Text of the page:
All things Kashmir: Sonth, a spring of revival

“O home, a thousand houses be sacrificed for you… Wish I had to never step out of your door.” That’s the translation of a Kaeshur proverb “garah wandai gara sasah, barah neraha nah zah.” It drives home an intense nostalgia for all things Kaeshur, especially for those staying out of the valley. But even for the dwellers, original Kaeshur words, proverbs and other heritage seems to be fading away. Amidst a growing sense of loss, two young women are making an effort to preserve the linguistic and cultural legacy of Kashmir.

27-year-old Oxford post-graduate, Onaiza Drabu, and her 23-year-old architect cousin, Nusaiba Khan, have come up with Sonth (meaning Spring in Kaeshur) – a brand of souvenirs and merchandise inspired by Kashmir. For instance, the proverb about the love for home mentioned above is among several ones displayed on a desk calendar. And there are postcards, fridge magnets, coasters and bags in the product line – all showcasing the Kashmir grandeur.

“I wanted to design something different. For instance, there is a surprising lack of quality souvenirs like postcards in Kashmir,” Drabu told Kashmir Dispatch. “I grew up seeing calendars filled with pictures of stuff I didn’t even like, so I tapped into this need in the market.”

The duo designed the merchandise together after a planning of about two years.While Khan did most of the artwork, Drabu helped create the digital cartoons. First, they printed a small batch to gauge people’s interest and response on social media platforms like Facebook and Instagram. The response was so overwhelming that they decided to set up a two-day pop-up store on the rooftop of a restaurant at Srinagar’s Zero Bridge. “We ran out of the table calendars at the store,” says Drabu. “It was interesting and we had mixed buyers, but people are mostly reaching out to us online.”

Onaiza Drabu (R) and Nusaiba Khan (L)

Since its launch in January this year, Sonth’s biggest hit has been the desk calendar featuring 12 popular Kaeshur proverbs and idioms. “I feel that learning proverbs helps connect with the language more than speaking it every day,” says Drabu. “Sometimes they awaken phrases that would probably die out in the age of memes and texting.”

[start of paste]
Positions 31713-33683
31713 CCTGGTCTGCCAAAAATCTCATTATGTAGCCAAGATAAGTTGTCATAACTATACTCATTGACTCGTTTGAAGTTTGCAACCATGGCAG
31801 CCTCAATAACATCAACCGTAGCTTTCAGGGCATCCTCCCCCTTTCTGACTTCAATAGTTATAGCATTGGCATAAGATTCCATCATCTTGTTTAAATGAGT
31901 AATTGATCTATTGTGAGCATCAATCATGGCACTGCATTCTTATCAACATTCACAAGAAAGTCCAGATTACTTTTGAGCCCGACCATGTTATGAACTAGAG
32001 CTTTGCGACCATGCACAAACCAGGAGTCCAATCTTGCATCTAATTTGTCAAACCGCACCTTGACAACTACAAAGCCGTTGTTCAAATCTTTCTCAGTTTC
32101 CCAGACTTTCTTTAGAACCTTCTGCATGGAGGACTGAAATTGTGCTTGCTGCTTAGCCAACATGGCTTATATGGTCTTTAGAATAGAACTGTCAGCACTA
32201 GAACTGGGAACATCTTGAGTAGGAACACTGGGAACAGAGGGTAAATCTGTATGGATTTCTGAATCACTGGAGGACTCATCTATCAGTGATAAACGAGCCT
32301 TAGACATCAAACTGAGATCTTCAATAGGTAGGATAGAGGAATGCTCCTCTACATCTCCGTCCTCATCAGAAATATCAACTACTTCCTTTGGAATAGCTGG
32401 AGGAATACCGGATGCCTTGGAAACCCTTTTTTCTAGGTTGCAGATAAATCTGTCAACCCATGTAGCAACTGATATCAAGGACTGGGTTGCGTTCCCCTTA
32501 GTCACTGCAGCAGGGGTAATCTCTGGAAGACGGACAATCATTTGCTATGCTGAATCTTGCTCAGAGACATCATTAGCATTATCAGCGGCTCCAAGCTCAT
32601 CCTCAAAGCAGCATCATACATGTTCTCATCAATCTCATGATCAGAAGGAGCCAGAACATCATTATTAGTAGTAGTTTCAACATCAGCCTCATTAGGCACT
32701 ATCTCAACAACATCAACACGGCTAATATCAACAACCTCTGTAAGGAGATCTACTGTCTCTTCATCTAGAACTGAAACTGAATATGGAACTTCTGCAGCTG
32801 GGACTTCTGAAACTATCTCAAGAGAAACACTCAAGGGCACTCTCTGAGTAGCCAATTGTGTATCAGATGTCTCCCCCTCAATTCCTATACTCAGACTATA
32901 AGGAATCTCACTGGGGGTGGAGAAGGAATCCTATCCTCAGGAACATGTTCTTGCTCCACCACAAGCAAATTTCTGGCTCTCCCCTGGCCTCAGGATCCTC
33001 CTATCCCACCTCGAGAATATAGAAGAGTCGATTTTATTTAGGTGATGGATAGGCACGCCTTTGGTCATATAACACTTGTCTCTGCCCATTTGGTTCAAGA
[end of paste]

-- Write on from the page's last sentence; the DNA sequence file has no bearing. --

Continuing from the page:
Kashmir architecture and the soul of the old city is captured in some of the products. Sonth offers multi-colour notebooks featuring motifs of the endangered hangul’s antlers, and the intricate patterns of the wooden khatambandh ceilings. A postcard depicts the Akhoon Mullah Masjid, a 17th century mosque now lying in ruins on the foothills of the Hari Parbat hill. A fridge magnet shows an old traditional medicine shop at Khanqah-e-Mola with jars of herbal medicine resting atop its window sill.

A set of fridge magnets also illustrates the popular Kashmir lullaby, Bishta Bishta Byaaro, about a cat that climbs up the jungle, comes down with a basil leaf to feed pigeons. There are tote bags, colorful coasters and bookmarks too.

So how did the idea of creating a brand inspired by Kashmir’s art, architecture, nature and language come about? In 2014, just after finishing her Young India Fellowship in New Delhi, Drabu started a blog called “The Lipton Chai” to explain meanings of Kashmir proverbs and idioms. The blog was an instant hit among Kashmir people. She was flooded with requests for T-shirts and other merchandise inspired by Kashmir.

In one of her humorous blog posts, Drabu illustrated the famous Kaeshur idiom kothen aech yini, showing a pair of eyes peering out from the knees, and text explaining the proverb’s figurative meaning.

A fridge magnet created by the duo.

“The Lipton Chai helped me connect with the language and folklore of Kashmir,” says Drabu, who has studied anthropology. “The content was mostly crowd sourced, which I would research and finally illustrate.” It was then that she came up with the idea of starting a “quirky stationary brand” inspired by Kashmir.

Drabu is also working on a research project, collecting oral and written folktales. She has also founded Daak, a literature blog aimed at collecting and preserving lesser-known stories and artworks from Kashmir and the Indian subcontinent. Last year, she released an illustrated eBook, Vaeliv Gaenzravav, on Kashmiri counting for kids. Sonth co-founder Nusaiba Khan, who studies at CEPT University in Ahmedabad, also works on heritage and traditional architecture in Srinagar.

The young women plan to expand their product line soon. There is no plan for a physical retail store for now, but their pop-up stores and online sales will see a major push in May.